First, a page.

No matter where you live, it’s the negotiation that can mean the difference between your house sitting and your house selling. Not only do you need your real estate agent to be a good negotiator, as the seller, you need to increase your own negotiating power. Our experts have created a list of the four top tips to get their sellers the best possible prices and terms for their home sales:
1. Is your home in a seller’s market or a buyer’s market?
Do you live in a pocket where buyers have an advantage because there is an abundance of homes from which to choose? Or, are you in an enclave, a micro-specific real estate market, where the seller has an advantage? In the D.C. area marketplace, for example, a Dupont Circle home (a hot market in the city of D.C.) may generate five offers in a day while a house in the D.C. suburb of Darnestown (45 minutes outside of the city) may not move for months.
2. The Price is Right – or is it?
Homes that sell easily have two common characteristics: they are priced right and they are in great condition (see number 3 below). Right out of the gate, it is imperative that you price your home correctly. Base your asking price on the sell price of comparable properties in your area, not the asking prices of those homes.
3. Increase the value of your home and you will increase your negotiating power:
The second most important characteristic: the home is in great condition. Before you even list your home, ask yourself this question: Can you increase your home’s value by presenting it in its best condition? If you take time to present your home, you will show buyers that you are serious about selling, that you care about the home you are selling, and that you will take seriously the negotiation of the contract. Read our Blog on staging http://blog.rozansky.com/2012/10/08/house-vs-home-staging-the-wow-factor/
While presentation is key, a house won’t sell if the internal workings do not back up the home’s appearance. Don’t allow the home inspection to become the deal breaker. You must reduce the possible fall out from home inspection, an emotional “hot button” that all too often becomes the heated subject of negotiation.
Use this two-fold pro-active approach:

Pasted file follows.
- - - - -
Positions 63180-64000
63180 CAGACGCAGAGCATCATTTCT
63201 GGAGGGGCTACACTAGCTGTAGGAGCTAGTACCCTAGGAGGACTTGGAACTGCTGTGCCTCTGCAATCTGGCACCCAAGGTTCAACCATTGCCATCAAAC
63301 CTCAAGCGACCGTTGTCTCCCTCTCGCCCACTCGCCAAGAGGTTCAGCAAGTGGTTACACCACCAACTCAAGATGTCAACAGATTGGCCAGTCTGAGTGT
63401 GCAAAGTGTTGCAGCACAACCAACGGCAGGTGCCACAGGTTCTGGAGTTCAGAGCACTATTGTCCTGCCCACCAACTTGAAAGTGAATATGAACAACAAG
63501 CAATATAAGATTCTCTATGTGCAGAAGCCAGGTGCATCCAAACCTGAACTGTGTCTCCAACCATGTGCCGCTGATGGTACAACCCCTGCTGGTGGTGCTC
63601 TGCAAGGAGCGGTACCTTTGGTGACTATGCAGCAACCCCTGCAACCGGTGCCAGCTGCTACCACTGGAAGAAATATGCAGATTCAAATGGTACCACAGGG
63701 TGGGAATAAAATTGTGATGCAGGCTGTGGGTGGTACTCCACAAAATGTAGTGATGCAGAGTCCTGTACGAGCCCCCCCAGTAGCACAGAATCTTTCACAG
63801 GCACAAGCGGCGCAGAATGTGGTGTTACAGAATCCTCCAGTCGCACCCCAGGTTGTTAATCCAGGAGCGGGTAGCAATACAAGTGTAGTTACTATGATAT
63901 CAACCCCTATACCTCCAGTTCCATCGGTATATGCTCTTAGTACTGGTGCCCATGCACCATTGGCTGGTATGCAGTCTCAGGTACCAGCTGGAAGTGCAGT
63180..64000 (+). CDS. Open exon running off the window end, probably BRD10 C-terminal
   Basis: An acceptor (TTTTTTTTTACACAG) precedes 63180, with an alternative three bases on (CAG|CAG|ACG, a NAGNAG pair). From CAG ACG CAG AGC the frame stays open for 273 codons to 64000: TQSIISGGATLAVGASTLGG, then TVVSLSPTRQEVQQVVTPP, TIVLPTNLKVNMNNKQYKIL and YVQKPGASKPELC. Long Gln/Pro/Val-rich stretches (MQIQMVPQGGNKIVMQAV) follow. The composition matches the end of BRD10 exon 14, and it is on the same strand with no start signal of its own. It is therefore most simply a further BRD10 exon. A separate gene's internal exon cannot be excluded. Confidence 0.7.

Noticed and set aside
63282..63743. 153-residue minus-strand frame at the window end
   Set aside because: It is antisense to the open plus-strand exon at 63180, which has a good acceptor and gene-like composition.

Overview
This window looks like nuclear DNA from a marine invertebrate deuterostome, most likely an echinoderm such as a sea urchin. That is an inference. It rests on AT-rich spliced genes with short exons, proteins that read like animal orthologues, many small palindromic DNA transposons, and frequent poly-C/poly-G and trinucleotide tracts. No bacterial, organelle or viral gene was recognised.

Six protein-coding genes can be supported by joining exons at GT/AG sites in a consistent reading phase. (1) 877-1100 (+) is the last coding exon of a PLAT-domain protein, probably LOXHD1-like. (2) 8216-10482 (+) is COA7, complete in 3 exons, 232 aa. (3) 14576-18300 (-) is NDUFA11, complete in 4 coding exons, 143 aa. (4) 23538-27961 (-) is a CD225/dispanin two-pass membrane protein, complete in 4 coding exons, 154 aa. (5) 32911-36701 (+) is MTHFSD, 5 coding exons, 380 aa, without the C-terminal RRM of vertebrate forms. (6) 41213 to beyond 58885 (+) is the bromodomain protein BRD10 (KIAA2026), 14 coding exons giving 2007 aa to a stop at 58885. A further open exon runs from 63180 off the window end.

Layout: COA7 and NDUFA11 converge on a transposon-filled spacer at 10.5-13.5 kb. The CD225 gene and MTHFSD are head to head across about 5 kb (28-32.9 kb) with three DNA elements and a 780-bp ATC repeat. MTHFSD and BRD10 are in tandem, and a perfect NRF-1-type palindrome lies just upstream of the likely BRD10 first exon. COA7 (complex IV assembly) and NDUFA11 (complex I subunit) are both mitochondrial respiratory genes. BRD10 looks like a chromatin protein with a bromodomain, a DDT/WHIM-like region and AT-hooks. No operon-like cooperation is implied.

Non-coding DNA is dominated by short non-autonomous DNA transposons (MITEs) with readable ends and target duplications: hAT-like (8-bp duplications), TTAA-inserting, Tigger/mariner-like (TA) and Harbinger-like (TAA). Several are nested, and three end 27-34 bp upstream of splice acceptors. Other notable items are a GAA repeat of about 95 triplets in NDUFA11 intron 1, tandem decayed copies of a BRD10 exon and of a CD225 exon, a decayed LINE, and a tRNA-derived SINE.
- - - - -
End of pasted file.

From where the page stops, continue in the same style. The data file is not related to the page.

Hire your own house inspector: Prepare for the buyer’s home inspection by conducting your own home inspection before putting the house on the market. Make your home more energy efficient with a Home Energy Audit inspection.
Read our Blog on energy certification http://blog.rozansky.com/2012/10/08/energy-certified-home-thats-cool/ Additionally, hire a licensed home inspector for a nominal charge (usually between $400-$800 depending upon the size of the house) to identify any structural or system issues. This way, energy efficiency- and structural-repairs can be made before the house is listed (or the asking price can be adjusted accordingly). Most buyers are going to perform their own home inspection. Consider this short mantra: Fix before they find. In other words, Fix the issue before the buyer finds the issue and the buyer will have little to ask for during the inspection negotiation. This will keep your bottom line intact.
Hire a knowledgeable real estate agent:
Follow up your home inspection by hiring an agent who understands basic home construction as well as the difference between the contractual obligations of the seller and buyer-requested repairs or credits. Your bottom line as a seller will be directly impacted by the agent’s knowledge. Almost every contract today has a Home Inspection Contingency. For example, too many agents are lacking in basic systems knowledge and don’t, for example, understand the implications of a radon inspection.
Every transaction is unique. In the 2012/2013 real estate climate, it is imperative to focus on the bottom line, stick to a plan and keep emotion out of the negotiation.